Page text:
If we are able to hold both the faults and the virtues in ourselves and others, we would not have to resort to the primitive defence of ‘splitting,’ or black-or-white thinking. We do not have to devalue our partner because they have disappointed us completely. We could also forgive ourselves- just because we are not perfect all the time does not mean we are, therefore ‘bad,’ or unworthy of love.
Our partner could be limited and good enough at the same time.
They could love and be angry at us at the same time.
They might need to distance themselves from us sometimes, but the foundation of the bond remains solid.
For a moment, tune into your breathing, and observe how like a human relationship, and everything else in nature, there is a natural ebb and flow. The gradations in life are numerous and varied. We need to breathe to breathe out, contract to expand. A healthy relationship requires a dynamic flow between closeness and distance, ups, and downs, disappointment, and fulfillment. No one or no relationship is a static one thing. If we think of our relationship as a dance or music— there is no closeness without distance, no music without the intervals. If we fixate only on the times we are together and ignoring the empty spaces, we stifle the pulsation, and eventually squander the relationship.
The next critical step of healing from abandonment fears is to cultivate self-reliance. Fear of abandonment fear is over-powering because it brings back the deep trauma that we carry from when we were a little child, being thrown into this world as helpless beings, utterly dependent on those around us. But we must acknowledge that some of our fears no longer reflects our current reality. Although there is never absolute certainty and safety in life, we are an adult now and have different choices. We have strength, we have resilience, we have autonomy and freedom.
As adults, we could no longer be ‘abandoned’- if a relationship comes to an end, it is the natural consequences of a mismatch in two people’s values, needs, and life paths.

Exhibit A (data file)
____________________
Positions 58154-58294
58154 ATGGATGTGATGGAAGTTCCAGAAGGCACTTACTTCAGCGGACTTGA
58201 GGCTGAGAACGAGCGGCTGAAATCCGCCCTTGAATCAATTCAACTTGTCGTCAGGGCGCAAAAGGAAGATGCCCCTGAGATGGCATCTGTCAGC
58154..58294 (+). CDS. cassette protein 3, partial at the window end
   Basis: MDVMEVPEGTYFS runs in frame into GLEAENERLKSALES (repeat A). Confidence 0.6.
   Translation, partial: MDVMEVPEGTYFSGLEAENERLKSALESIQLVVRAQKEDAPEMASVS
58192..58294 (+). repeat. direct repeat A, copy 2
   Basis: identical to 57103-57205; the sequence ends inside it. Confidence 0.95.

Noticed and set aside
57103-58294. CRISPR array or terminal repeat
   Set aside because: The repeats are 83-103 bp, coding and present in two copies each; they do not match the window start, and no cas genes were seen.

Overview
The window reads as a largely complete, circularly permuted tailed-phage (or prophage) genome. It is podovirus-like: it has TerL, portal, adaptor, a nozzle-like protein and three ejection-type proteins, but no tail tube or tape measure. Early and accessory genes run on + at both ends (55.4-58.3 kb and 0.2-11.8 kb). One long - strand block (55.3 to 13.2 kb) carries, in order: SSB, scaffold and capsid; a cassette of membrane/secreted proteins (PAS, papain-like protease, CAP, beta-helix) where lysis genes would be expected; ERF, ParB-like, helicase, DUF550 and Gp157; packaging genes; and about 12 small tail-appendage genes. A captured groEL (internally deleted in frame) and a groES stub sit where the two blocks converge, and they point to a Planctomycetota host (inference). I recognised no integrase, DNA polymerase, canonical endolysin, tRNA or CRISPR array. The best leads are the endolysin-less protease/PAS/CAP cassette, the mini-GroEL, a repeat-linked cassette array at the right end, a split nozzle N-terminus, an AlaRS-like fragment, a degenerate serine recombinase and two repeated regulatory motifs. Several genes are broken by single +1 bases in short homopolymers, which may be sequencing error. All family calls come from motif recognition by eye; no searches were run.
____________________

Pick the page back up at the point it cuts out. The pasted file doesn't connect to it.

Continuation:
We could no longer be ‘rejected’- for the value of our existence does not depend on the opinions of others.
We could no longer be engulfed or trapped- we can say no, set limits, and walk away.
As a resilient adult, we could cradle the two-month-old inside of us that was terrified of being dropped; We learn to stay inside of our bodies even in fear without dissociating; and we could stay in relationships with others even in the midst of uncertainty, without running away into avoidance and defences.
Rather than getting stuck in a search for the ‘missing piece,’ we come to recognize ourselves as a whole and integrated being.
The trauma of being dropped and left alone has passed, and we are given the opportunity for a new life.
We are now strong enough, vast enough, and resilient to surf the wave of human life.
“The sun loved me again when it saw that the stars would not abandon me.”
– Jenim Debie
If you identify with some of the above, I hope this piece serves as a source of hope. We are all a work in progress, and none of us has the perfect attachment, perfect history, or perfect relationship. It is never too late for insights and change.
As I Began To Love Myself
As I began to love myself, I found that anguish and emotional suffering are only warning signs that I was living against my own truth. Today, I know, this is AUTHENTICITY.
As I began to love myself I understood how much it can offend somebody if I try to force my desires on this person, even though I knew the time was not right and the person was not ready for it, and even though this person was me. Today I call it RESPECT.
As I began to love myself I stopped craving for a different life, and I could see that everything that surrounded me was inviting me to grow. Today I call it MATURITY.
As I began to love myself I understood that at any circumstance, I am in the right place at the right time, and everything happens at the exactly right moment. So I could be calm. Today I call it SELF-CONFIDENCE.
As I began to love myself I quit stealing my own time, and I stopped designing huge projects for the future. Today, I only do what brings me joy and happiness, things I love to do and that make my heart cheer, and I do them in my own way and in my own rhythm. Today I call it SIMPLICITY.
As I began to love myself I freed myself of anything that is no good for my health – food, people, things, situations, and everything that drew me down and away from myself. At first I called this attitude a healthy egoism. Today I know it is the LOVE OF ONESELF.
As I began to love myself I quit trying always to be right, and ever since I was wrong less of the time. Today I discovered that is MODESTY.
As I began to love myself I refused to go on living in the past and worrying about the future. Now, I only live for the moment, where everything is happening. Today I live each day, day by day, and I call it FULFILLMENT.
As I began to love myself I recognized that my mind can disturb me and it can make me sick. But as I connected it to my heart, my mind became a valuable ally. Today I call this connection WISDOM OF THE HEART.
We no longer need to fear arguments, confrontations or any kind of problems with ourselves or others. Even stars collide, and out of their crashing new worlds are born. Today I know THAT IS LIFE!